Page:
[…]what does it mean that the Father is the eternal Father of the Son, and that the Son is the eternal Son of the Father? Is not the Father-Son relationship within the immanent Trinity indicative of some eternal relationship of authority within the Trinity itself? (Ware)
Clearly, a central part of the notion of “Father” is that of fatherly authority. (Ware)
Authority belongs to the Father not because he is wiser or because He is a more skillful leader, but just because he is the Father. (Grudem)
The names “Father” and “Son” represent an eternal difference in the roles of the Father and the Son. The Father has a leadership and authority role that the Son does not have, and the Son submits to the Father’s leadership in a way that the Father does not submit to the Son. (Grudem)
(5) Therefore God is not Father, Son, and Holy Ghost unless there is an order of subordination within the Godhead:
If we do not have ontological equality, not all the persons are fully God. But if we do not have economic subordination[…]then there is no inherent difference in the way the three persons relate to one another, and consequently we do not have the three distinct persons existing as Father, Son, and Holy Spirit for all eternity. For example, if the Son is not eternally subordinate to the Father in role, then the Father is not eternally “Father” and the Son is not eternally “Son.” This would mean that the Trinity has not eternally existed. (Grudem)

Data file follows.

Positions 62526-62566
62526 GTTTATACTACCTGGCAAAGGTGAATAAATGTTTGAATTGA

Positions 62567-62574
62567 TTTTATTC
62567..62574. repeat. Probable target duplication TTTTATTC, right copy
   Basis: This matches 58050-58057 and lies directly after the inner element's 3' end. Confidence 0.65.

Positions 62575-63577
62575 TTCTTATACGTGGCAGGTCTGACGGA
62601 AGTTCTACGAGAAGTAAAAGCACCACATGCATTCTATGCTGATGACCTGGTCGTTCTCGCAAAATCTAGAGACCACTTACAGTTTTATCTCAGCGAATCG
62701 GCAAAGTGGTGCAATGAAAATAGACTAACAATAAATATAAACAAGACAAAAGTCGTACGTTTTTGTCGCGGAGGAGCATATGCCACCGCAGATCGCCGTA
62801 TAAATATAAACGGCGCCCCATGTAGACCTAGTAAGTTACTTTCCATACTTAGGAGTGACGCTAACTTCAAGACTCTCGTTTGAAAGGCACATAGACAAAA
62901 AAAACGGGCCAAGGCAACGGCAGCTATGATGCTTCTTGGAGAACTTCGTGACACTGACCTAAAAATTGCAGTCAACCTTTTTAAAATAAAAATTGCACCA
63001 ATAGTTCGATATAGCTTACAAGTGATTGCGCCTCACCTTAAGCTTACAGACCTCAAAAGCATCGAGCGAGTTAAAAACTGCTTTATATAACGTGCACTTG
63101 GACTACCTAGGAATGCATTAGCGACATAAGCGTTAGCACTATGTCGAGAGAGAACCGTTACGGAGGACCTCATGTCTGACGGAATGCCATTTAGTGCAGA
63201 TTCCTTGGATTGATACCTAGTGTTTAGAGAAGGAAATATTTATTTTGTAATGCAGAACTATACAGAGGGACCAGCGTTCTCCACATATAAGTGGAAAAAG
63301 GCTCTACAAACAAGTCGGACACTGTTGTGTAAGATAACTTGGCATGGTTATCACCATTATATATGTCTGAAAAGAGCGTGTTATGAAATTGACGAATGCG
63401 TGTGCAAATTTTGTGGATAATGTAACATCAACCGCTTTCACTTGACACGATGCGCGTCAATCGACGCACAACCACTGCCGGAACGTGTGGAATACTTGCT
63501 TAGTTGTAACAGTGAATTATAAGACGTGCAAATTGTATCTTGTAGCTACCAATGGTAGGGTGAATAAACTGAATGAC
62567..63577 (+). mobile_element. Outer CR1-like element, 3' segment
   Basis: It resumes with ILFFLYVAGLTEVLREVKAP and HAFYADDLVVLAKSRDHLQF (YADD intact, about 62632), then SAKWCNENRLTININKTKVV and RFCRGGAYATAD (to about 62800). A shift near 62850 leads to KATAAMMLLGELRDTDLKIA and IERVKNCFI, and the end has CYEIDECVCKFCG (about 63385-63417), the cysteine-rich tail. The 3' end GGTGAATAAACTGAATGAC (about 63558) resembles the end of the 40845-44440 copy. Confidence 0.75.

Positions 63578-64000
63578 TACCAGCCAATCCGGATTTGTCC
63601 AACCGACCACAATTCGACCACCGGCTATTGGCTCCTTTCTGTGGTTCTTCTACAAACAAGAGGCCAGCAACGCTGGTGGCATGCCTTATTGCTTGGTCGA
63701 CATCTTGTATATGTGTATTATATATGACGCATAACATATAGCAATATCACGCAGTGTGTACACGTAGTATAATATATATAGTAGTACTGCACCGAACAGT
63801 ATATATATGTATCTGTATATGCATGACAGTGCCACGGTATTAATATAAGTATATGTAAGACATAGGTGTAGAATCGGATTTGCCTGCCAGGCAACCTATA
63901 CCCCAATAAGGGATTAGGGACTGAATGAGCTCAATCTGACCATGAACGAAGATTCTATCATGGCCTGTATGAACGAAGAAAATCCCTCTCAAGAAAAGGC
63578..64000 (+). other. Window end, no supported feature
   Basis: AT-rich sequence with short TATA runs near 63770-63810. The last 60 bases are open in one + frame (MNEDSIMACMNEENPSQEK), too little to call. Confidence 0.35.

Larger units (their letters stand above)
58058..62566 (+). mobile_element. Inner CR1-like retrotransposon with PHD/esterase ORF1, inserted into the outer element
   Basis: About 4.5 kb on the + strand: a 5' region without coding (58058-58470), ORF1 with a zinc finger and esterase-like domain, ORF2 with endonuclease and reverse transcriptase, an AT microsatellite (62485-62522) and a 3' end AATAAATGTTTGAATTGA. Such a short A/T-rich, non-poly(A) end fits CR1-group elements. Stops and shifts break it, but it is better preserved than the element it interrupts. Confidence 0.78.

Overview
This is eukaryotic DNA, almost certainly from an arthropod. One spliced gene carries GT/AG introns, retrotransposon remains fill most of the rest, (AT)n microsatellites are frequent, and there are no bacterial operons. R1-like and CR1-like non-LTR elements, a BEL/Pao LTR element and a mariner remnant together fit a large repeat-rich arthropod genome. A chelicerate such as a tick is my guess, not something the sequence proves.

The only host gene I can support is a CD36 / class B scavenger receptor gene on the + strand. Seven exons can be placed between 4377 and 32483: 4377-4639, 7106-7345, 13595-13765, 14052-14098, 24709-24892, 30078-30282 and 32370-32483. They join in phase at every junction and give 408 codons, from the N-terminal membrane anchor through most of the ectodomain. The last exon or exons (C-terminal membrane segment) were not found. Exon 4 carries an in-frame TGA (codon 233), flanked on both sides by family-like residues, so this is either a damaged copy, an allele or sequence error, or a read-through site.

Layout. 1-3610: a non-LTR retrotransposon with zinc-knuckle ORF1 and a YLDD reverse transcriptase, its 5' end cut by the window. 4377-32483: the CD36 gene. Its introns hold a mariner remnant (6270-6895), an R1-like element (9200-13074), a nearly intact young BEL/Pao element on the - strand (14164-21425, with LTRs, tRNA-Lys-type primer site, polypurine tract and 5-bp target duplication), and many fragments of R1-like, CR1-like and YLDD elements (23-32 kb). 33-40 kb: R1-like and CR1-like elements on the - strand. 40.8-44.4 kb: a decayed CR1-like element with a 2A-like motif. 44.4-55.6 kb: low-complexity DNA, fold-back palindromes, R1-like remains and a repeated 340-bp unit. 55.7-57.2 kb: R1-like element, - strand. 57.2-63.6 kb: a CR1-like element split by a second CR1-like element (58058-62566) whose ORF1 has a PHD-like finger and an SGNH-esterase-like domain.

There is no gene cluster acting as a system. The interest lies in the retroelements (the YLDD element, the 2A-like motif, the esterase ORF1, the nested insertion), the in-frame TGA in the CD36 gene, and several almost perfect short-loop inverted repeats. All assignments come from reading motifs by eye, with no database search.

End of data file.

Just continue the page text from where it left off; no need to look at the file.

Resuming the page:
And by (1) we must conclude that God is not who He is without an eternal order of subordination! That, my friends, is an ontological statement—an ontological subordination—and it absolutely contradicts the Nicene formula. If (a) God is ontologically triune, (b) the triunity of God is defined by the relational distinctions of Father, Son, and Spirit, and (c) father-ness and son-ness necessarily implies authority and submission, then we must conclude that the supposed relation of subordination is necessarily definitive of the very being, nature, and essence of God. The subordination of the Son to the Father would be no more a functional role than is His eternity, omnipotence, or immutability.
Grudem, Ware, and any who make the above quoted arguments, are indeed arguing for an ontological subordination, whether they would like to acknowledge it or not. Though we ought never impute the implications of a position to those who consciously and overtly reject such implications, we nevertheless can and should conclude that the logic of ESS arguments does indeed imply Semi-Arianism.
 Systematic Theology, Ch. 14.C.2.b (https://www.biblicaltraining.org/library/trinity-wayne-grudem)
 See Kevin Giles, “The Genesis Of Confusion: How ‘Complementarians’ Have Corrupted Communication”
 Systematic Theology, Ch. 14.B.6
 ibid., Ch. 14.D.3
 ibid., Ch. 14.D.3
 ibid., Ch. 14.C.2.b
 Biblical Foundations for Manhood and Womanhood, p. 52
 ibid., pp. 234-235
 ibid., p. 242
 ibid., p. 245
 ibid., p. 51
 Systematic Theology, Ch. 14.D.3